Being Feminist, Being Christian: Essays from Academia. Ed. Allyson Jule and Bettina Tate Pedersen. New York: Palgrave Macmillan, 2006.
"Christian Feminist or Feminist Christian: What's Feminism Got to Do with Evangelical Christians?"
The above is the title of the first chapter of the book I'm blogging my way through, and it's written by one of the book's editors, Bettina Tate Pedersen. The chapter begins with a series of "introductory anecdotes" that seem to be meant to situate us as readers within both Pedersen's personal feminism and her personal theology, while the rest of the chapter attempts to tease out the ways those spheres intersect. In the anecdotes, she discusses conversations with a student I know quite well, "the I'm-not-a-feminist-but student" (10). Pedersen notes that this student isn't only present in Christian schools, but thinks that that identity "has a particular significance and currency in [a Christian] context" (10). As someone who uttered this phrase in high school, before the occurrence of a series of what third-wavers have taken to calling "click moments" in college, I feel like I have a foot in both camps of this predicament, and though that should perhaps make me empathetic to such students, I think it just makes me confused about how to communicate with them.
Pedersen says that a similar experience has taught her to be tolerant of such students' evolving consciousnesses, to shove down an impulse to begin preaching at them about the benefits they reap which are direct results from a movement they are unwilling to acknowledge (More women in universities! In big business! In politics!). It calms me greatly to know that this pedagogical give-and-take is a common one. Her discussion of that give-and-take continues when she focuses on the importance of using the word "feminist." She says that most of her students either think feminism is a dead issue or antithetical to "the Christian 'man-as-head' paradigm for relationships" (12). She then lists feminist accomplishments of the recent and not-so-recent past: women outnumber men in colleges, can vote, can dress "for practicality and comfort," have control over their own reproductive processes (14). She goes on to say that "[dismissing] the term or ideology because improved (some what more egalitarian) conditions exist in some measure and in some places, we fail to understand the depth of feminism's critique, and we risk losing sight of the very conditions and manifestations of sexist oppression that a feminist critique has helped us to see" (14).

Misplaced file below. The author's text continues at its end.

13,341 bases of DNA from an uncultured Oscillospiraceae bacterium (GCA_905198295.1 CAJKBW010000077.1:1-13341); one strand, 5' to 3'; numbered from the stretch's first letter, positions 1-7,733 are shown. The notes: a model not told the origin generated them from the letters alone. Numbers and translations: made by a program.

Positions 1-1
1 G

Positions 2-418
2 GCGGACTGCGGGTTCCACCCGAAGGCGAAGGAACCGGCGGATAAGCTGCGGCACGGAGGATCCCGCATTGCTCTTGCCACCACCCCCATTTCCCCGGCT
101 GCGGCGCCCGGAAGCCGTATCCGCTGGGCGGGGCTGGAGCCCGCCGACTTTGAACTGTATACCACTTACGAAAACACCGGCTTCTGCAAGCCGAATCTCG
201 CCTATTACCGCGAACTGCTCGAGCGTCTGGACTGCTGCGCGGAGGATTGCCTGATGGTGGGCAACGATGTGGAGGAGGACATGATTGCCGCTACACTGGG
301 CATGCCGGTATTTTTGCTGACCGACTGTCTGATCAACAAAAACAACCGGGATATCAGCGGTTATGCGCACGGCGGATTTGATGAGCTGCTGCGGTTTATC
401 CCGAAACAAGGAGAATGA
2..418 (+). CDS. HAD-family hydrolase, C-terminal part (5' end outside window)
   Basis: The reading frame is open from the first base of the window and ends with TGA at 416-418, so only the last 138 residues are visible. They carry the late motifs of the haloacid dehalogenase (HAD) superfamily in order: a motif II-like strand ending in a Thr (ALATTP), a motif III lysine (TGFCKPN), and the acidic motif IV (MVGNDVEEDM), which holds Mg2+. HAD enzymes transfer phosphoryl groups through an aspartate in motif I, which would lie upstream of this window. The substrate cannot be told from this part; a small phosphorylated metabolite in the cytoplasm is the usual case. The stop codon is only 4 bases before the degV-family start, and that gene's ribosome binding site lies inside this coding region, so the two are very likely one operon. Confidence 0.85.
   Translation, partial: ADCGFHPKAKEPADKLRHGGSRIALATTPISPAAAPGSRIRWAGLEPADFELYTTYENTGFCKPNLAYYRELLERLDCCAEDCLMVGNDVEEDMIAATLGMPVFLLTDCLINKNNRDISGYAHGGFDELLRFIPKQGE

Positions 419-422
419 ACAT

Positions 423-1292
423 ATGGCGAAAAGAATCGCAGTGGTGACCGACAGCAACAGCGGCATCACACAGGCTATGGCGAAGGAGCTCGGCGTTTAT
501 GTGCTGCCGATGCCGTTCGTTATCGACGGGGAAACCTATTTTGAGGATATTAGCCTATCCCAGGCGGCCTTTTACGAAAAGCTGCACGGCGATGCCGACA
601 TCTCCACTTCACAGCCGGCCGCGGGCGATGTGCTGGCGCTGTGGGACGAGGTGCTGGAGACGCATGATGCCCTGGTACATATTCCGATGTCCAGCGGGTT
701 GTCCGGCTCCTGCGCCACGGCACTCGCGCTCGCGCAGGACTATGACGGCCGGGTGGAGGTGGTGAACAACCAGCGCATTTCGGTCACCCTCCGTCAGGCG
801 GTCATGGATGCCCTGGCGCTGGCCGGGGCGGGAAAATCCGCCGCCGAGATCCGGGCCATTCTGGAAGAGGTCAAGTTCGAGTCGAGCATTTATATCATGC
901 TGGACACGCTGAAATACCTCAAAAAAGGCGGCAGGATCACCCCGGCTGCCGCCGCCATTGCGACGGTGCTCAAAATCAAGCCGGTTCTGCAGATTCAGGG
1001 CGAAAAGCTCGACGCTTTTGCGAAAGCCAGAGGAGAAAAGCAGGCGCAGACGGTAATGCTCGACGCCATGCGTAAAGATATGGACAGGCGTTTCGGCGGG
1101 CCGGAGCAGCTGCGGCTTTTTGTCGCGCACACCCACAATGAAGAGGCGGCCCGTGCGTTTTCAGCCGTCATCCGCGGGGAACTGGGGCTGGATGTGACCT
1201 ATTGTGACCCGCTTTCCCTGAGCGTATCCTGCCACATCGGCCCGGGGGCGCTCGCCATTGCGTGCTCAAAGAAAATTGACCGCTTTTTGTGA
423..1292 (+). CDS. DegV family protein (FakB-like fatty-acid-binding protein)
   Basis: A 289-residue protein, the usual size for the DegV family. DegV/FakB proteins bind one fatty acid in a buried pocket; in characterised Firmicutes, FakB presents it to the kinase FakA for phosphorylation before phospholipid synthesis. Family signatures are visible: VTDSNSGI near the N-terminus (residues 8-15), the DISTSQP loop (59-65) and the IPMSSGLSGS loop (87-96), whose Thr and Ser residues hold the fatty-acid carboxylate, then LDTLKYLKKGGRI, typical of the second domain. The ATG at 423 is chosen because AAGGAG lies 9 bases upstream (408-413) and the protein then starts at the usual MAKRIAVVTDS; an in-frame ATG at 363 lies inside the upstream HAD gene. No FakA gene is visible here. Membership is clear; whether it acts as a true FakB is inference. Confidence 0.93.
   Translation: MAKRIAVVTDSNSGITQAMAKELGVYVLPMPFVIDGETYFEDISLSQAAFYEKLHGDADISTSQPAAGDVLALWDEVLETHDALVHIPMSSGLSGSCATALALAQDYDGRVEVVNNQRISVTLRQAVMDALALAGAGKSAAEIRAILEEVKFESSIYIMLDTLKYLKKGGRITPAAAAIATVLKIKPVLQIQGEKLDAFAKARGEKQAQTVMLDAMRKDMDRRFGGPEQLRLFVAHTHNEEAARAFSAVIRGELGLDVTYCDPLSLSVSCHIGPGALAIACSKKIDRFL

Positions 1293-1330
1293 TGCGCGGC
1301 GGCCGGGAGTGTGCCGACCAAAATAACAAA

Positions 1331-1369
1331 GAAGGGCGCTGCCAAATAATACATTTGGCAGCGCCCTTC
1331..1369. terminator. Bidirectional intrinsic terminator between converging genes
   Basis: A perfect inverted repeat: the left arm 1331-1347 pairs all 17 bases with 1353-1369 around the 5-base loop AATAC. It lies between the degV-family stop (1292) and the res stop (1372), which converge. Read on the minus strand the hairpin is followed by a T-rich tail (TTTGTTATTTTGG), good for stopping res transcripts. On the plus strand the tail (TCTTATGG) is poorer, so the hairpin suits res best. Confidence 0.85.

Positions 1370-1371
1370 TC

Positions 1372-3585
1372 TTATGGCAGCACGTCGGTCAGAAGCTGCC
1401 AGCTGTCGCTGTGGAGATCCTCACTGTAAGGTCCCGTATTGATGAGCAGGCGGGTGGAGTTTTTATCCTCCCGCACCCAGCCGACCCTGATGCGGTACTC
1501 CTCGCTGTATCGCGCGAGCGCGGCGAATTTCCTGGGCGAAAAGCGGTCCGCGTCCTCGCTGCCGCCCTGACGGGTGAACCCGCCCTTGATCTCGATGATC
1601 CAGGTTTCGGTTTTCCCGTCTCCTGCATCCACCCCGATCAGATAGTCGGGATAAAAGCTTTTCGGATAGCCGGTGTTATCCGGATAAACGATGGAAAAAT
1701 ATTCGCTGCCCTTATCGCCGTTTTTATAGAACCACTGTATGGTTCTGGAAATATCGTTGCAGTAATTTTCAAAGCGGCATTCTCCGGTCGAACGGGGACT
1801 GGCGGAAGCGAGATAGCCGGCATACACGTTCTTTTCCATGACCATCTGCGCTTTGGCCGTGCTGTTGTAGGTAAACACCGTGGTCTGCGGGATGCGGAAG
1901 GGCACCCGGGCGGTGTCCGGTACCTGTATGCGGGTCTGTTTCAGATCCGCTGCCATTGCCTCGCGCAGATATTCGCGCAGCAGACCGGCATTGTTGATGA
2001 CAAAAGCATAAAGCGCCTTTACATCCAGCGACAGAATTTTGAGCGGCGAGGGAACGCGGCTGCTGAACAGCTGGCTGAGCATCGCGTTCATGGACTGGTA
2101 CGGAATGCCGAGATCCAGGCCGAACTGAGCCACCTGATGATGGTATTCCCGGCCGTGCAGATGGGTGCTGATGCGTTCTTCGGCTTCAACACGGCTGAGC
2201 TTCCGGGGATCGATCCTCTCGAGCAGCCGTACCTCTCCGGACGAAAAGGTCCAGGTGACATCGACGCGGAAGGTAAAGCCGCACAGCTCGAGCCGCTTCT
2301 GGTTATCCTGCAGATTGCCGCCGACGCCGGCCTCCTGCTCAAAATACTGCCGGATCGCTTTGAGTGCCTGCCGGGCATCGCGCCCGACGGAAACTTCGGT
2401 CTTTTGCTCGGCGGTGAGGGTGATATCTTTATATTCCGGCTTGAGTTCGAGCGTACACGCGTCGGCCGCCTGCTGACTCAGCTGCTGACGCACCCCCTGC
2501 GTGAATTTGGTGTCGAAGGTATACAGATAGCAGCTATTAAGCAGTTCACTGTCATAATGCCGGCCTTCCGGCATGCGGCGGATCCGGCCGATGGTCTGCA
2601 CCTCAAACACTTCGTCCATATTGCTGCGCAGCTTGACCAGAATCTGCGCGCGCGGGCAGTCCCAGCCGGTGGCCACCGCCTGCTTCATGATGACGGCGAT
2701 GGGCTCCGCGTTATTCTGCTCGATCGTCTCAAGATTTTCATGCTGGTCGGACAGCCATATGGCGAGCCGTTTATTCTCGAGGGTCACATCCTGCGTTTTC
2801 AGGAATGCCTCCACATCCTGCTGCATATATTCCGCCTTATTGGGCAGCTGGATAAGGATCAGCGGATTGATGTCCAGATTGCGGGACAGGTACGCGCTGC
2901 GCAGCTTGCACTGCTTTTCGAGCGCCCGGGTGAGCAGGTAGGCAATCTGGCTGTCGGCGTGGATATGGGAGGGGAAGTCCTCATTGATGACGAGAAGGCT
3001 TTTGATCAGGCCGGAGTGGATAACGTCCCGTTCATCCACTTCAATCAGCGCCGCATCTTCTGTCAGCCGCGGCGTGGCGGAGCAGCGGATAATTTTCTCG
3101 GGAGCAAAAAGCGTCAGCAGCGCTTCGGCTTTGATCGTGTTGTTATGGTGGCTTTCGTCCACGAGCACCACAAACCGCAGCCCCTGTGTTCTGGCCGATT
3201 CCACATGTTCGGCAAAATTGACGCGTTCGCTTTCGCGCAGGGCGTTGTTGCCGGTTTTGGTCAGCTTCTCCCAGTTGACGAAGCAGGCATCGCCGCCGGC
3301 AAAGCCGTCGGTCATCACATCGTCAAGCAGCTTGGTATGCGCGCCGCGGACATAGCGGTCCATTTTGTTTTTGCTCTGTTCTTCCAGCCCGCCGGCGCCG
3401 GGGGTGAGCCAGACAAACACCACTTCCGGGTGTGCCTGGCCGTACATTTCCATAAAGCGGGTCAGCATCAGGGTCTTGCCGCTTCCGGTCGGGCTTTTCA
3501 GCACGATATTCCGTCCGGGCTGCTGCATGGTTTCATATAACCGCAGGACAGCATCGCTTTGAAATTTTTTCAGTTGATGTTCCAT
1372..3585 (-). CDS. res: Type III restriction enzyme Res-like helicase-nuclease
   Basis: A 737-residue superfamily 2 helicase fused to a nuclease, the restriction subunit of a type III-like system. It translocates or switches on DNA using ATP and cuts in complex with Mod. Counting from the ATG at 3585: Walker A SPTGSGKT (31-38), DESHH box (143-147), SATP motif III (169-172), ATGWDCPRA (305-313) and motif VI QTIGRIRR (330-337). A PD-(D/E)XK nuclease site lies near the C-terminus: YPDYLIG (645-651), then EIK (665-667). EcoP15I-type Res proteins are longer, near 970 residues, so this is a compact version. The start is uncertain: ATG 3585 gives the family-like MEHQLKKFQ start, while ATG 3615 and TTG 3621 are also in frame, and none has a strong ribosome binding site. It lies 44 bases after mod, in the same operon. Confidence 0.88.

The greatest thing about that quote for me is the consciousness of other places and viewpoints that it presents. Pedersen acknowledges many waves of mainstream feminism, as well as Womanism and Global Feminism in her chapter. This acknowledgment seems particularly relevant to her religious position to me. As Christians, we're taught that Christ wants us to acknowledge "the least of these" as an act of worship, to look beyond our privilege. If I had to pick a flaw that I think is academic feminism's biggest, it would be that lack of perspective and dialogue between multiple feminisms.
Pedersen ends the chapter by acknowledging that her experiences in Wesleyanism paved the way for the development of her feminist consciousness. Because she sees her religion as primary to her politics in both chronology and importance, she calls herself a Feminist Christian, not a Christian Feminist. This book is the first thorough explanation I've gotten about that linguistic choice, and I'm grateful for it. If anyone reading this identifies as both Christian and Feminist, what do you call yourself, and why?